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Abu Dhabi, UAESunday 16 December 2018

Egypt's Sisi rules out extending presidential terms

Abdel Fatah El Sisi said he did not support a constitutional amendment to extend presidential terms beyond the current limit of two four-year terms

Egyptian president Abdel Fatah El Sisi has said he supports a clause limiting the terms that presidents can serve to two. Philippe Wojazer / Reuters
Egyptian president Abdel Fatah El Sisi has said he supports a clause limiting the terms that presidents can serve to two. Philippe Wojazer / Reuters

Egyptian president Abdel Fatah El Sisi has ruled out a constitutional amendment to extend his time in power beyond the current limit of two four-year terms.

Speaking to CNBC, Mr El Sisi said presidential elections will take place as scheduled in March or April of next year and that he will not run again in 2022.

Mr El Sisi was elected to office in 2014, a year after he led the military's ousting of an elected but divisive president, the Muslim Brotherhood's Mohammed Morsi. He has strongly suggested he will seek a second term in office in elections next year, but has yet to make a formal announcement.

Mr El Sisi's remarks, which were aired late on Monday, were the first to publicly detail his thoughts on the constitutional clause that limits the time presidents can serve to two four-year terms. Legislators and celebrities loyal to Mr El Sisi have in recent months been calling for the constitution to be amended to make presidential terms longer than four years.

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They argue that the existing four-year terms are not long enough to allow Mr El Sisi to implement his ambitious plans for overhauling the economy, upgrading the country's infrastructure and crushing an insurgency by Islamic militants.

"I am with preserving the [clause on] two four-year terms and not change it," he said. "We will not interfere with it."

But Mr El Sisi appeared to give himself some leeway, using his hallmark phrase of "the people's will" as the deciding factor on who gets to be president. "I am not in favour of amending the constitution in this period," he said. "It does not suit me as a president to stay one day [in office] against the Egyptian people's will. This is not just talk for television, these are values I embrace and principles I am keen on. A president who respects his people and his principles will not stay one day against the will of his people."

Mr El Sisi insists Egypt has changed since the 2011 uprising that toppled Hosni Mubarak and says he is working to establish a "civilian and democratic" state.

Commenting on security in the region Mr El Sisi called on Middle Eastern states to maintain stability just as tensions were heightening between Saudi Arabia and Lebanon.

"I want to say that the stability of the region is very important and we all have to protect it and I am talking to all the parties in the region to preserve it. The region has more than enough fighting and turmoil and lack of stability. We don’t want to add more instability and fighting. This message is for everyone," he said.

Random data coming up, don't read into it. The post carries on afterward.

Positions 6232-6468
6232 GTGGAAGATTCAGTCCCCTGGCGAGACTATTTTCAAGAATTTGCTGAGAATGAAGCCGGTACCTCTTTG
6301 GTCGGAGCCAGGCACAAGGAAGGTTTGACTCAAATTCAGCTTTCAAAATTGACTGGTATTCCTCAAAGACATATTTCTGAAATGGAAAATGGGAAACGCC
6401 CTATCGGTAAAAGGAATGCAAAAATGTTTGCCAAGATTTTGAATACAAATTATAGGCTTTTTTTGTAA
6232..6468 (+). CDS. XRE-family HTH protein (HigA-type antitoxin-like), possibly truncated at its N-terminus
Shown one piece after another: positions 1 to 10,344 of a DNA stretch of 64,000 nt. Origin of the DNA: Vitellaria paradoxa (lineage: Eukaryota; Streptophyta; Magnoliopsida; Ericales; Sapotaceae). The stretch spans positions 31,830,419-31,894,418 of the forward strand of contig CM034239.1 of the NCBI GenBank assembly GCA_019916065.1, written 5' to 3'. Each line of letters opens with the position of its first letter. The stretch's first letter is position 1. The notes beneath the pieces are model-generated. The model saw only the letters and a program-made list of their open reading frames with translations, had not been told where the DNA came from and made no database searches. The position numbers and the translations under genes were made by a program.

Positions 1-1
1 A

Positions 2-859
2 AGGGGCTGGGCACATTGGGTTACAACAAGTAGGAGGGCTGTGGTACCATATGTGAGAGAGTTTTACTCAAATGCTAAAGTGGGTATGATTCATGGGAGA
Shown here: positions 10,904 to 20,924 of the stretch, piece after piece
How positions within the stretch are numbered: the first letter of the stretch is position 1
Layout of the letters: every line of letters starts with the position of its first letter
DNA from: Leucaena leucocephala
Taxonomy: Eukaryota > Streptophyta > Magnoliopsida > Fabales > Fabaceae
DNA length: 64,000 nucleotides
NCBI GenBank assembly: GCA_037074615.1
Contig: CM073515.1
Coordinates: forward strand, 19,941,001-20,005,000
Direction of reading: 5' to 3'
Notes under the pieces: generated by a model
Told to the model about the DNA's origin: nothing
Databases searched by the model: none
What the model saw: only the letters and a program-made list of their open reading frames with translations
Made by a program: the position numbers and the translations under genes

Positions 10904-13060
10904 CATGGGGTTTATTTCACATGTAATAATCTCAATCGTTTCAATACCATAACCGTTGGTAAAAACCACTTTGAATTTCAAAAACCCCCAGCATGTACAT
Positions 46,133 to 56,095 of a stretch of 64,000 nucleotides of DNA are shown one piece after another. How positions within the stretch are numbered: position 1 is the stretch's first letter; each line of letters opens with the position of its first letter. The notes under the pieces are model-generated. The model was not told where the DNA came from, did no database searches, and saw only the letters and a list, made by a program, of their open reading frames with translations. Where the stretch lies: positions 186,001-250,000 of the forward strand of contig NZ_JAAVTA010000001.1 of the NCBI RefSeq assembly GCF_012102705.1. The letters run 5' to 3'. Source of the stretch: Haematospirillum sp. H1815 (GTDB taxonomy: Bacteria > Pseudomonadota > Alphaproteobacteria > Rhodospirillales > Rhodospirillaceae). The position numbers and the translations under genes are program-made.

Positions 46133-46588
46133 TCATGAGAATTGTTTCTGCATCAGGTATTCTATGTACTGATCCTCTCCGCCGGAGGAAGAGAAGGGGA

The Lebanese prime minister Saad Hariri announced his resignation on Saturday, citing fear of assassination and sharply criticising Iranian influence in Lebanon and the wider region. Mr Hariri made his announcement from the Saudi Arabian capital of Riyadh after travelling there from Beirut on Friday.

When asked whether the time had come for Egypt to consider its own measures against Hizbollah, the Lebanese political party and militia that receives Iranian backing, Mr El Sisi said, "The subject is not about taking on or not taking on, the subject is about the status of the fragile stability in the region in light of the unrest facing the region. The region cannot support more turmoil.

"I want to convey that we are keen on the unity of Lebanon and its stability and peace... We preserve its unity, we preserve its stability, and we preserve its independence."

Mr El Sisi said that Cairo is no seeing to impose any measures against Hizbollah because countries such as Iraq, Libya, Yemen and Syria would all be vulnerable to an escalation of turmoil.

"We want our national security, Arab national security, and Gulf national security to stay untouched. That is what we are looking for. National security in the Gulf is part of our security and our national security is part of the security of the Gulf," he said.

His comments to CNBC came just hours after a prominent human rights lawyer declared he would run against Mr El Sisi in next year's elections, a move unlikely to pose a serious challenge to the incumbent but which would provide a test for his popularity.

"Egypt is in crisis after four years of rule by Abdel Fatah El Sisi," the lawyer, Khaled Ali, said on Monday when he announced his candidacy.

"We have the right to have democratic elections … [but] we are expecting a crackdown and repression."